In terms of the environment, 95% of a tire's impact is related to its use: road transport alone represents 18% of CO2 emissions from human activity. The tire itself is responsible for 4% of this 18%, or less than 1% of the total. This 1% is also directly connected to fuel: that which is consumed to overcome what we call rolling resistance. In simple terms, let's say that it's the energy the tire dissipates when changing shape to perform its function (grip, comfort, road holding, etc.). For a car this can represent one liter of fuel out of five (20%). For trucks, it's one liter out of three! This is what interests consumers when they fill up their tanks, and car manufacturers that want to decrease the emissions of their ICE vehicles or increase the range of their electric models.
Michelin has always been interested in fuel efficiency. The Radial tire was a first step. We continued our research efforts, and in 1992, the "Green" tire (using silica), was born: the Michelin Energy range. Since then, generation after generation, we have kept improving energy performance along with all the other tire performances; it's our trademark.
On this topic, Jean-Dominique Senard announced the Group's objectives: reduce CO2 emissions related to the use of our tires by 20% (in 2030 as compared to 2010). This means reducing rolling resistance. For all of our ranges, this represents an average efficiency improvement of 1% per year - meaning a lot of sleepless night for our researchers!
Since the beginning, innovation has been the backbone of the Company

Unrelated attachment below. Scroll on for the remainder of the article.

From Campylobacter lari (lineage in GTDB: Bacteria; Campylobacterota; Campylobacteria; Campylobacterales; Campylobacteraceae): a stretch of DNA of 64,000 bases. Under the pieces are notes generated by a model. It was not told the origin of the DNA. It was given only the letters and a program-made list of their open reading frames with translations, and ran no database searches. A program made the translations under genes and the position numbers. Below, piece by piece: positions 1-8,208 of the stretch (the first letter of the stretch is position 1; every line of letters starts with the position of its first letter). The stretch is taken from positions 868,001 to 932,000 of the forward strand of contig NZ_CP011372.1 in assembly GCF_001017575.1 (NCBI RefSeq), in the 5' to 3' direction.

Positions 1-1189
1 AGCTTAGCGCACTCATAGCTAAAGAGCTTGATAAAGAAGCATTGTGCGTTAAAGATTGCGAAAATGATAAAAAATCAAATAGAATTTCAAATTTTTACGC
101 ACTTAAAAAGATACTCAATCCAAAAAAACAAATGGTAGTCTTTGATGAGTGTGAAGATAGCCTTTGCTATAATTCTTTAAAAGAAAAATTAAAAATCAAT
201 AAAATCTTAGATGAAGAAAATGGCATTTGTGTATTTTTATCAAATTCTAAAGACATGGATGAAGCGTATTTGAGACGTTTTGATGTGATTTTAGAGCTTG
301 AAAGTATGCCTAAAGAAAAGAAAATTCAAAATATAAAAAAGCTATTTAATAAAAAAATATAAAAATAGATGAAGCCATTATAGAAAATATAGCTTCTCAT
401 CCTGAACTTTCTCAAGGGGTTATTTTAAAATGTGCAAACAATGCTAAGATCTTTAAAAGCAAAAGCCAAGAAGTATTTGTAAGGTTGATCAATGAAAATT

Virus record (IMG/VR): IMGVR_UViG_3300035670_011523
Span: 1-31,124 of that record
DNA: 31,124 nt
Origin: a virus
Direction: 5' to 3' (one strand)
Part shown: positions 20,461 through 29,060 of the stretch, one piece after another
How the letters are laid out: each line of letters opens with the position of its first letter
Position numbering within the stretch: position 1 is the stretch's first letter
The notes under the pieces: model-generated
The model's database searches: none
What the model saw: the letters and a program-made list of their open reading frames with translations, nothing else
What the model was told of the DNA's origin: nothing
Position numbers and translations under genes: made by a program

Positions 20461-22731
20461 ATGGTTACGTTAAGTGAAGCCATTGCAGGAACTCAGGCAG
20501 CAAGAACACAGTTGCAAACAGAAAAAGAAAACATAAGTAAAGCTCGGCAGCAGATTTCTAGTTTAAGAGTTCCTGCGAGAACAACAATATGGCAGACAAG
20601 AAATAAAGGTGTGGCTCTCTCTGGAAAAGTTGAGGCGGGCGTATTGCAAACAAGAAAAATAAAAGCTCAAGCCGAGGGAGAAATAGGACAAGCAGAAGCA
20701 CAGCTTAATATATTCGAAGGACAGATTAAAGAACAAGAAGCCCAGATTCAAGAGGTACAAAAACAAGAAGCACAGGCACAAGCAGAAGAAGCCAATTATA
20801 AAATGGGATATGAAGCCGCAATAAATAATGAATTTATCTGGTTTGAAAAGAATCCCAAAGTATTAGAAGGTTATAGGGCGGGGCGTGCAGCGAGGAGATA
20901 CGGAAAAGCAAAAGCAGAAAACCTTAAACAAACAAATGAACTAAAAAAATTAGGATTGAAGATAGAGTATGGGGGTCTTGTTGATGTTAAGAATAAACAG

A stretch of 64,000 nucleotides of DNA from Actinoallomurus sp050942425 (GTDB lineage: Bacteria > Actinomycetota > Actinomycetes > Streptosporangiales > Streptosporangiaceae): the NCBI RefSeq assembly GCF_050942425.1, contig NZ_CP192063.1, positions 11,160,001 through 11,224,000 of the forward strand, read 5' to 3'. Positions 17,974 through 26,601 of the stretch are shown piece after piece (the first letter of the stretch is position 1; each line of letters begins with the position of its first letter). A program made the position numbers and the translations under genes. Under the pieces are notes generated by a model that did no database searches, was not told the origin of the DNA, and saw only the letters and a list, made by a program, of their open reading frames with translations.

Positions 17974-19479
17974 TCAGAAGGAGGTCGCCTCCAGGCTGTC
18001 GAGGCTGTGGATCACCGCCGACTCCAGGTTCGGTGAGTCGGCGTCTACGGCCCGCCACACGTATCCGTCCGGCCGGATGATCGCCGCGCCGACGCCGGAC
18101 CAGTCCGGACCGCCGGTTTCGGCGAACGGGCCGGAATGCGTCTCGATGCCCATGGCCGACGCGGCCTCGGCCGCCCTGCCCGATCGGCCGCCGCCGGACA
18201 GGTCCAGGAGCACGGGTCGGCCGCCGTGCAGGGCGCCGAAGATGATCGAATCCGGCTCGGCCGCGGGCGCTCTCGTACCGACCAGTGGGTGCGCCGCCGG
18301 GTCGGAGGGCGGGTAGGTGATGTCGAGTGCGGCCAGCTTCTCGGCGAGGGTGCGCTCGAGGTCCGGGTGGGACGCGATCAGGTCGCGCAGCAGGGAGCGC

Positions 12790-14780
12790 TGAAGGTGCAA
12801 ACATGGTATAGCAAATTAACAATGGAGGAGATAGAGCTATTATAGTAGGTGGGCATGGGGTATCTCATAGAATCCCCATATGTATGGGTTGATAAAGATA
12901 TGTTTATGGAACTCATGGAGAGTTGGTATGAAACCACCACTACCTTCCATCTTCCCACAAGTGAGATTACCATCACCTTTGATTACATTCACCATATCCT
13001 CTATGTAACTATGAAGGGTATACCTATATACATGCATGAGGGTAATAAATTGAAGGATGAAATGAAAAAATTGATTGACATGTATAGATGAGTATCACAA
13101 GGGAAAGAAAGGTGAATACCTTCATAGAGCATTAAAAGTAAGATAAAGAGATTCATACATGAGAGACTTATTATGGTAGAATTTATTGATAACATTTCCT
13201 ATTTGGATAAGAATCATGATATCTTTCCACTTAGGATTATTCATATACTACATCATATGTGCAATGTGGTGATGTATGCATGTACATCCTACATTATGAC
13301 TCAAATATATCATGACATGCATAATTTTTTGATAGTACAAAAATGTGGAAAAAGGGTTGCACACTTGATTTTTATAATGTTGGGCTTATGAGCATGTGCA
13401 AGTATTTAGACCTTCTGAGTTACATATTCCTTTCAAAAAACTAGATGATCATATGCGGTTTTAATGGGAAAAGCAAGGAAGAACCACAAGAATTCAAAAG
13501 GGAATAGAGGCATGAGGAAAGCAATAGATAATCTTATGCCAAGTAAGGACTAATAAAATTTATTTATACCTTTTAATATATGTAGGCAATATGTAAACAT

The fact that Michelin Research has been a driving force in our industry for more than 125 years, and is recognized among our peers as always being one step ahead in the most demanding segments, is no accident.
More than 300 occupations contribute to the design and production of a tire. Tribologists (friction specialists), metallurgists, analytical chemists, fluid mechanics, materials specialists (150 professions just in this branch!)... All of these specialists, women and men of all nationalities, collaborate throughout the world to come up with the innovative solutions that have made Michelin a very active leader in the field of sustainable mobility.
But innovation is not simply a technical achievement. Michelin is also a pioneer in the economy of functionality, which involves selling use of a good, rather than the good itself. For example, we don't sell tires to airlines anymore: we sell them landings. But take-offs are free!
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Producing better: a complementary commitment
Limiting the environmental impact of our plants is also very important to us. As proof, the members of the CEG have indexed part of their earnings to this impact!
Production represents just 5 to 6% of a tire's environmental impact. That's not much, but progress is possible even within this 5%, and above all, it depends entirely on our efforts! We have therefore set three objectives at the global level: make tires with even fewer raw materials; reduce the CO2 emissions of our logistics; and lastly, lower our MEF (Michelin Environmental Footprint), a composite indicator that measures resource consumption (water, energy, and waste generation), emissions released into the air (VOCs and CO2), and waste sent to landfills. It goes without saying that compliance with ISO 14001 (an environmental standard) is non-negotiable.